Free Movies has launched a series of print advertisements
in Variety and other publications. This advertisement
first ran on September 1, 2009.
in a Series
news about black hats and smoking.
in white hats. Guys in black hats.
Which ones recruit the most kids to smoke?
who followed the movie-viewing and smoking behavior
of more than 4,500 American teens for two years discovered
that episodes of bad guys smoking exerted a heavier
influence on young viewers to smoke than episodes of
good guys smoking.
guys in a movie were also more likely to smoke than
good guys were. But the good guys outnumbered the bad
guys, by nearly 5 to 1. Most on-screen smokers turned
out to be good guys.
considering teens’ higher exposure to good guy
smokers but stronger influence from bad guy smokers,
white hats and black hats are about equally responsible
for addicting kids.
results may be surprising. After all, you work hard
to create vivid, original characters. Why should a single
detail — smoking — leave a deeper mark on
kids’ lives than the story you wanted to tell?
course, if you can easily imagine how both good guys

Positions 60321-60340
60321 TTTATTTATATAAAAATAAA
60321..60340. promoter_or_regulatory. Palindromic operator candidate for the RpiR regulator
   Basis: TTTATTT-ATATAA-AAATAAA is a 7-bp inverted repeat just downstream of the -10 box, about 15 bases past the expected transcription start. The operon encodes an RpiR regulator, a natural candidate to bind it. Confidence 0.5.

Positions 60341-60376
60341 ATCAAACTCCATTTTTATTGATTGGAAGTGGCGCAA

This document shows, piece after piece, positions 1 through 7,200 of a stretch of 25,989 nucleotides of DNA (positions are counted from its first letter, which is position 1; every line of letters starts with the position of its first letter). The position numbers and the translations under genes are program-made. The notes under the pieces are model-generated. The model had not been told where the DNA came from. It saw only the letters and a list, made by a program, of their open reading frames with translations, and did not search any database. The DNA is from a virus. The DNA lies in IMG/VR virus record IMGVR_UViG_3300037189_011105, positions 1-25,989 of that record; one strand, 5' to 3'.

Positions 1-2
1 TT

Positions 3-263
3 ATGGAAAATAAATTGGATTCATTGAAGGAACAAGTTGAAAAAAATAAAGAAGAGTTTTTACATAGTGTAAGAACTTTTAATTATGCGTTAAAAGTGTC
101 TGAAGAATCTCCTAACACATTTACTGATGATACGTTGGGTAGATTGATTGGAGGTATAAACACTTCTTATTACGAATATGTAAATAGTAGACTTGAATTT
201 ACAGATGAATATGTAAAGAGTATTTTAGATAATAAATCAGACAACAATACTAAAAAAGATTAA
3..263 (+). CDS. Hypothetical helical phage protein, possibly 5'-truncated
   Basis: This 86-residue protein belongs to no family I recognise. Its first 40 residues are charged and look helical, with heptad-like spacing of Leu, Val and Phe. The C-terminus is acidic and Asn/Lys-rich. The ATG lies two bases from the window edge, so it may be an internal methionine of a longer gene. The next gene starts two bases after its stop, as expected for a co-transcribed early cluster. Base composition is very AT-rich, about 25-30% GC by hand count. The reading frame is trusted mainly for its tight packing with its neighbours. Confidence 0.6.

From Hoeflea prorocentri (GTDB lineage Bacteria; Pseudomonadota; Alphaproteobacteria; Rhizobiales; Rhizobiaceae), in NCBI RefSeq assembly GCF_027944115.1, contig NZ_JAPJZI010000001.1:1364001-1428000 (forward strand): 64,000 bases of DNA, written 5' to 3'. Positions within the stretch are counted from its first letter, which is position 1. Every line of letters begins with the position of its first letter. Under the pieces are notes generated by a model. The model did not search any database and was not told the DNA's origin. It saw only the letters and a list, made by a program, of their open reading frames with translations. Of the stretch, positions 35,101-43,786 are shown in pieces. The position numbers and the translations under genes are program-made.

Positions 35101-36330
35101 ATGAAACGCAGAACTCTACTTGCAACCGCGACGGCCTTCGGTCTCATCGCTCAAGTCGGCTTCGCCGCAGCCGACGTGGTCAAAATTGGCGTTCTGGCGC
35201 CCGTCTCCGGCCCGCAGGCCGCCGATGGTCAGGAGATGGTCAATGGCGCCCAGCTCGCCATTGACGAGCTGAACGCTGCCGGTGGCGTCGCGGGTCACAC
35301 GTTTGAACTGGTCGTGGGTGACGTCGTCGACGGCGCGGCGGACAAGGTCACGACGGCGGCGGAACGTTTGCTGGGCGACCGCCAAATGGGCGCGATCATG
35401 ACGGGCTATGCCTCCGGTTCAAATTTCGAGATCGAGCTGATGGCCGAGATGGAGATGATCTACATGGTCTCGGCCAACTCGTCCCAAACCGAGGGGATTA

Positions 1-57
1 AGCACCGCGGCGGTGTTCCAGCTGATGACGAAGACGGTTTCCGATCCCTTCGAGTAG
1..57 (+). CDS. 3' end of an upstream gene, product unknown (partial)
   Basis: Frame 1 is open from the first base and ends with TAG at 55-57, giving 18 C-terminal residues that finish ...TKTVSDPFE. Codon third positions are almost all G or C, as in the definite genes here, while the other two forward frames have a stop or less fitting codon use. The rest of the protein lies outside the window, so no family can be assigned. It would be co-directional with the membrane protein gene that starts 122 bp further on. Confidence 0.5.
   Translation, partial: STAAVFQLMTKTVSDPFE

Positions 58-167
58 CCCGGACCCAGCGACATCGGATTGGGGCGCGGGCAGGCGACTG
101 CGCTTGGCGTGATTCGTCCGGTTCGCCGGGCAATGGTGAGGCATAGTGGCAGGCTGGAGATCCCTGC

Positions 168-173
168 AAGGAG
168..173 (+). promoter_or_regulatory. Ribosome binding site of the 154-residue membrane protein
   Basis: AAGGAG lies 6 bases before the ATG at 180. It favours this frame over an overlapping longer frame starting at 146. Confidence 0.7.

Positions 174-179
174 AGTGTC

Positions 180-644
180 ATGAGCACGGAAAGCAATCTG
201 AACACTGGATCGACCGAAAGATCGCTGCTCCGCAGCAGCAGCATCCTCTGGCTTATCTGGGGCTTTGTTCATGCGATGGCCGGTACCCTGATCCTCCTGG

and bad guys can attract 15-year-olds to smoke, you’re
probably a pretty good filmmaker.
of using your imagination to put smoking in a movie,
use it to keep smoking out of youth-rated films entirely.
a bad day’s work, avoiding cliché.
the full study on good guy-bad-guy smoking, published
in Pediatrics this summer: www.SmokeFreeMovies.ucsf.edu/character_study
in movies kills in real life. Smoke Free Movie policies
—the R-rating, certification of no payoffs, anti-tobacco
spots, and an end to brand display — are endorsed
by the World Health Organization, American Medical Association,
AMA Alliance, American Academy of Pediatrics, American
Heart Association, American Legacy Foundation, American
Lung Association, Americans for Nonsmokers’ Rights,
American Public Health Association, Campaign for Tobacco-Free
Kids, LA County Dept. of Health Services, New York State
Dept. of Health, New York State PTA, and many others.
Visit our web site or write: Smoke Free Movies, UCSF
School of Medicine, San Francisco, CA 94143-1390.